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Positioning, power and the construction of knowledge in groupwork in a graduate second language teacher education course
This thesis is an ethnographic case study of a graduate language teacher education classroom which privileges constructivist perspectives and pedagogies. It is an account of how learning and interaction work in such classrooms, based on a close study of a particular group of students who were collaboratively engaged in a semester-long project in which they conducted an analysis of a high school ESL classroom. The conceptual framework describes a complex environment, in which students must negotiate new language, concepts, and ways of learning. They are asked not only to espouse new theories, but to take them on in practice. My contention is that the single most challenging aspect in this new workspace is that of coming to define roles, hierarchies, and even learning in new ways. A good part of the analysis is tracking exactly how participants go about doing this. One major finding is that much of the negotiating that occurred centered on issues of "authority" and "expertise," as students attempted to locate these within this new environment. Group members came to take on specific public identities within the group, and it was from these that they made contributions and knowledge claims. The identities from which they spoke, the forms of language they used, and the sorts of evidence they provided for their claims determined whether or not their contributions were incorporated into the group discourse. Participants who were more closely aligned with academic practices and values held more authority; those who could not and/or did not engage in ways that had recognizable allegiance to academic discourses were marginalized. And, despite the fact that the participant structure would seem to mute the professor's voice, the ultimate authority was in fact granted to texts that the group identified as representative of her. This study is a close look at the workings of power and status within a pedagogy that promotes equity and inclusion. It points to a need for deeper understandings in areas where languages, cultures, and identities converge and are represented (and embedded) in social interaction.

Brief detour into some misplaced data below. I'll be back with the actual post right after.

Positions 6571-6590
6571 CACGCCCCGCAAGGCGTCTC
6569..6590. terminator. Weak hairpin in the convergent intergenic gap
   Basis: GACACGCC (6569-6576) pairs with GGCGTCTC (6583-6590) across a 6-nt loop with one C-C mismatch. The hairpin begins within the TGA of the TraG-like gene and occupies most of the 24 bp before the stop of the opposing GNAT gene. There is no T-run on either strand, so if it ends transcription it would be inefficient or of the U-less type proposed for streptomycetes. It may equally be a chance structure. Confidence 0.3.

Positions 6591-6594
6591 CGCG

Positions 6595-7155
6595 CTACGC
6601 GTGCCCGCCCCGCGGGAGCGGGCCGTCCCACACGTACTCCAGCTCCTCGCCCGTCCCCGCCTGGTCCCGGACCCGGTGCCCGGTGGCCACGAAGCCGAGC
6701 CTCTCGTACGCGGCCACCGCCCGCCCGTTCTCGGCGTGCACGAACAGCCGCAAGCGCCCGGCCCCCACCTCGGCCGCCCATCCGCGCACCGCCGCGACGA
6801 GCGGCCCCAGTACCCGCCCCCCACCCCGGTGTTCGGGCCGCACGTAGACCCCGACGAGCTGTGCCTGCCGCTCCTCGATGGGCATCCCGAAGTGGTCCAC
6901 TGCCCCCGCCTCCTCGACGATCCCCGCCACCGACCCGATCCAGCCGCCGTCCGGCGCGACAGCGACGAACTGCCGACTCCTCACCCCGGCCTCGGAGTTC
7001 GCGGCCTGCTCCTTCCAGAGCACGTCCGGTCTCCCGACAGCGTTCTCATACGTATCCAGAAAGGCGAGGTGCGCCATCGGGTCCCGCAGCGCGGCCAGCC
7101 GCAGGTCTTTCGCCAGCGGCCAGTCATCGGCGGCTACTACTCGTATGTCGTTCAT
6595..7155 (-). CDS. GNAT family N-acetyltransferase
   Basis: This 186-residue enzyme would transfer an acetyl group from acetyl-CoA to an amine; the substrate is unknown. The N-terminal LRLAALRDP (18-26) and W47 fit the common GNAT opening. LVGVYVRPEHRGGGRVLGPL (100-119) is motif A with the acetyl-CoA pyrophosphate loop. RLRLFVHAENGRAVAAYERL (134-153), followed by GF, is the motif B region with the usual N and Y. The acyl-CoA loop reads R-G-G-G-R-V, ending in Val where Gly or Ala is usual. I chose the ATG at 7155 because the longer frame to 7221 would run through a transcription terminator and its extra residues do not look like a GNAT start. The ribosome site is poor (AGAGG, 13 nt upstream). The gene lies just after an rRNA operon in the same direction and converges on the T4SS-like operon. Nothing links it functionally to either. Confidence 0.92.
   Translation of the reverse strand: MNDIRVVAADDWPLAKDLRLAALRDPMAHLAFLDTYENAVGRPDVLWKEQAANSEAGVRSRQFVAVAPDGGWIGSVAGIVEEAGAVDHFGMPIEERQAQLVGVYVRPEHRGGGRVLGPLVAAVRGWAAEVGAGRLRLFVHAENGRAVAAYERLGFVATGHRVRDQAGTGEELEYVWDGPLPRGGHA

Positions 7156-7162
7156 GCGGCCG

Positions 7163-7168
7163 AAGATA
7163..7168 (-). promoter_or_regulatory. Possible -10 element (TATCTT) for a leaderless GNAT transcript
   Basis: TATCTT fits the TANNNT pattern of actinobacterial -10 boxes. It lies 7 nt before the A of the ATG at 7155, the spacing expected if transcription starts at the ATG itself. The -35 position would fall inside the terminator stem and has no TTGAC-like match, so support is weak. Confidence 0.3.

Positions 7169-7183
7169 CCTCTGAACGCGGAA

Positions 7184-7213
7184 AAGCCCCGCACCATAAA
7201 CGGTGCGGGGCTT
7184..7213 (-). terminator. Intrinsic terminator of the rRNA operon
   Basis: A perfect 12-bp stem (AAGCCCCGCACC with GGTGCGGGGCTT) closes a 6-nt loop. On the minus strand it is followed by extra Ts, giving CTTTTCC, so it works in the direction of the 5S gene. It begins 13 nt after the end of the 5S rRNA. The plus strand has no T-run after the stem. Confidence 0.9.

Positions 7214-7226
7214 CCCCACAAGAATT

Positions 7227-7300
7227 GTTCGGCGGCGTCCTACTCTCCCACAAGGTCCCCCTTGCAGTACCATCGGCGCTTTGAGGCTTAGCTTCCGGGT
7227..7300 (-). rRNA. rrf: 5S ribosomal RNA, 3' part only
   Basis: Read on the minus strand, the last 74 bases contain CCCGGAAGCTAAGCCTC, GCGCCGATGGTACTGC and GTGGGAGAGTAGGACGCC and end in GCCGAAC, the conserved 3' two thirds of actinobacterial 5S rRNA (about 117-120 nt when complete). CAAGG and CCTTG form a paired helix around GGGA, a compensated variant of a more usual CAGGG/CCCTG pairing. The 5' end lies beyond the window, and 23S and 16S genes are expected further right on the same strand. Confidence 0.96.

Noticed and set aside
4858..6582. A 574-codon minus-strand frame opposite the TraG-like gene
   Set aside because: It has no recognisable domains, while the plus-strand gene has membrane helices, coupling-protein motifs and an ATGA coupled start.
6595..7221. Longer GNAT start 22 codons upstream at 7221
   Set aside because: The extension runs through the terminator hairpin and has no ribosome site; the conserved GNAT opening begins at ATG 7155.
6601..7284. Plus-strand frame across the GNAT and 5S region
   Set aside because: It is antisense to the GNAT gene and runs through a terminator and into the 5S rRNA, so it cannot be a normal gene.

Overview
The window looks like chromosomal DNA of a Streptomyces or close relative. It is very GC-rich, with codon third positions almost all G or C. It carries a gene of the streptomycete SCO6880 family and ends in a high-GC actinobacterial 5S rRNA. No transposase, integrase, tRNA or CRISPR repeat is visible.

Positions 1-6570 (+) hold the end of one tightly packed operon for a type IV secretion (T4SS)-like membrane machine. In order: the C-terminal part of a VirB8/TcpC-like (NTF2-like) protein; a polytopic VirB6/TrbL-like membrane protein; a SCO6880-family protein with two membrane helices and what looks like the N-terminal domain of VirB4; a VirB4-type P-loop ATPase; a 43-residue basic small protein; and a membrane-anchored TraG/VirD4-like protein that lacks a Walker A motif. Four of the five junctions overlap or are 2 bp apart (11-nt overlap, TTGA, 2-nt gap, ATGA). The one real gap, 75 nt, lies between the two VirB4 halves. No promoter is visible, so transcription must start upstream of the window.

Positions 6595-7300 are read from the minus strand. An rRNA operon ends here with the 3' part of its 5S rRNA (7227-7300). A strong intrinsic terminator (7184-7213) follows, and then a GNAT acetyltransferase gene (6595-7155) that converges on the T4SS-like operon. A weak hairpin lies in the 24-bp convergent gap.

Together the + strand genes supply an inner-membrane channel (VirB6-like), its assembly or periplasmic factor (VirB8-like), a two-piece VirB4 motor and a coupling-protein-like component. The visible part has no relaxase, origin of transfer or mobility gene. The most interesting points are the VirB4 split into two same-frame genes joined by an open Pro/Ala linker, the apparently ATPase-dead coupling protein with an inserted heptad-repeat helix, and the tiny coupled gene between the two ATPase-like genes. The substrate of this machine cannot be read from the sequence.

Teacher education|Bilingual education|Multicultural education|Higher education
Hawkins, Margaret Rita, "Positioning, power and the construction of knowledge in groupwork in a graduate second language teacher education course" (1997). Doctoral Dissertations Available from Proquest. AAI9809343.